Just because you’re paranoid doesn’t mean they’re not out to get you.
But also — sometimes you’re just paranoid.
The latter, unfortunately, still defines many Republicans in the commonwealth who continue to try to find an incontrovertible “smoking gun” that will somehow, against all odds, put public opinion on their side in their desire to overturn Act 77, the 2019 legislation that ushered in mail-in voting.
While this outlet still believes there is much work to be done to improve and guarantee the security of mail-in voting, Broad + Liberty would also note that many mechanisms in place for security purposes appear to be working. Yet, given that news typically only reports on what’s broken, some of these successes have gone unnoticed, so we felt obliged to highlight one in particular.
In the runup to the November election, Broad + Liberty was notified that a citizen of Delaware County believed he had witnessed a ballot drop box being stuffed with handfuls of ballots. This citizen was so shocked and concerned, he appropriately began by calling the police and filing a report.
We began to investigate immediately, and first among those efforts included a request to the county for video of the dropbox. To the county’s credit, the video was provided on the same day we requested it, and it completely contradicted what the eyewitness believed he had seen.
This is an isolated incident, and as such, it doesn’t prove that Delco’s drop-box security measures are foolproof. But it does go a long way — a very long way — in showing that the box-by-box video system was both a necessary tool and could work to gain absolute clarity against allegations of tampering. In this instance, the system worked.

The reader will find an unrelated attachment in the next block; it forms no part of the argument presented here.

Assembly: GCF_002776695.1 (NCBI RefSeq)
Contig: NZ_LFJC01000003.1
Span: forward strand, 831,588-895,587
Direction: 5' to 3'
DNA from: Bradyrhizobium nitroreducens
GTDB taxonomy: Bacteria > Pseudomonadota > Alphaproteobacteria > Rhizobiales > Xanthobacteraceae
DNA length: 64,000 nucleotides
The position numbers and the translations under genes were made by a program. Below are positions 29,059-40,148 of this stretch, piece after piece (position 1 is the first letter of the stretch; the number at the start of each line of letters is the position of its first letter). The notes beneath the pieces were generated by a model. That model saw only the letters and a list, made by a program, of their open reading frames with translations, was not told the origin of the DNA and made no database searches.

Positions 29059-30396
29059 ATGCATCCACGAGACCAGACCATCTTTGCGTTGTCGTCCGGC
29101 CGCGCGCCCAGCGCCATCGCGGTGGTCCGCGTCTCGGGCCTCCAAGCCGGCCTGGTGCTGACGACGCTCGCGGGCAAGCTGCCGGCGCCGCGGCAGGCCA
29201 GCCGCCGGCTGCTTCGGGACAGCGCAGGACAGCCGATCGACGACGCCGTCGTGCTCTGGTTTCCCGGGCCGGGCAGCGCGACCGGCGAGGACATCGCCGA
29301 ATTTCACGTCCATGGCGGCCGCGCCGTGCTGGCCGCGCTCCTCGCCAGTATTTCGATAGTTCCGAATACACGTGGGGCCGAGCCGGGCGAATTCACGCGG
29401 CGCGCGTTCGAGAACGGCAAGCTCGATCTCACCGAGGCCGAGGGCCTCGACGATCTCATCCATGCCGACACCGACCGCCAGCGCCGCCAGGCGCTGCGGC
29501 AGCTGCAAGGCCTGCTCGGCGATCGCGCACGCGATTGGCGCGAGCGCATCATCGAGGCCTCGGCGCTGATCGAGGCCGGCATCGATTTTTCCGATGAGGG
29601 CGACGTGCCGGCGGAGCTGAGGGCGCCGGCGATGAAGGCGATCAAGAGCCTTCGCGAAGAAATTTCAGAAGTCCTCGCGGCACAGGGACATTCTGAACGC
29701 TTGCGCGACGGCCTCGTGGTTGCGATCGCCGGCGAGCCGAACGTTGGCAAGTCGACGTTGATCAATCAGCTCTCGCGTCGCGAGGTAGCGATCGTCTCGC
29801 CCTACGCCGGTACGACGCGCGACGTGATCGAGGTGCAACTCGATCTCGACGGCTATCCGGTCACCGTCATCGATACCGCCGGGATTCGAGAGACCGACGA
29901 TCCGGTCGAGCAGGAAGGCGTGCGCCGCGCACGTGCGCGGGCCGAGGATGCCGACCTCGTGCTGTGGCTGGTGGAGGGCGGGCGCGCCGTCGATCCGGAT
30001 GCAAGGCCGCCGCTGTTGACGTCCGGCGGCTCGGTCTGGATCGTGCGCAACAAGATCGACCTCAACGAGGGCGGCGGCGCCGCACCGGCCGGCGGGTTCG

This isolated incident is also instructive because it shows how quickly the county is able to produce video of contested moments. It should set a precedent we hope the county will adhere to in future disputes.
On a larger scale, state Republican officials asked the Department of State for an explanation after some vote totals displayed through the DOS website were changed on election night, a story eventually amplified by the 800-pound blog Gateway Pundit.
“Audit the Vote PA posted a video recently that shows 386,151 in-person votes were removed from Pennsylvania Republican Supreme Court candidate Carolyn Carluccio on election night,” Jim Hoft wrote on Gateway Pundit.
“Carolyn Carluccio lost 386,151 in-person votes at 9:46 PM on Election night,” while “Daniel McCaffery lost 117,549 in-person votes at 9:46 PM on Election night.”
The difference of 268,602, Hoft wrote, swung the election to McCaffery.
We inquired with the Department of State, which responded: “After voting concludes on Election Day, counties periodically report updates on their unofficial vote totals either electronically or manually to the Department of State throughout the evening. Shortly before 9:30 p.m. on election night, a county uploaded an incorrectly formatted data file to the Department of State’s Election Returns website, temporarily resulting in inflated ‘Election Day’ vote tallies for every candidate in all state-level elections. The error was discovered quickly and the incorrect data file was immediately removed, resulting in the appearance of a decline in unofficial ‘Election Day’ vote tallies cast in multiple statewide races.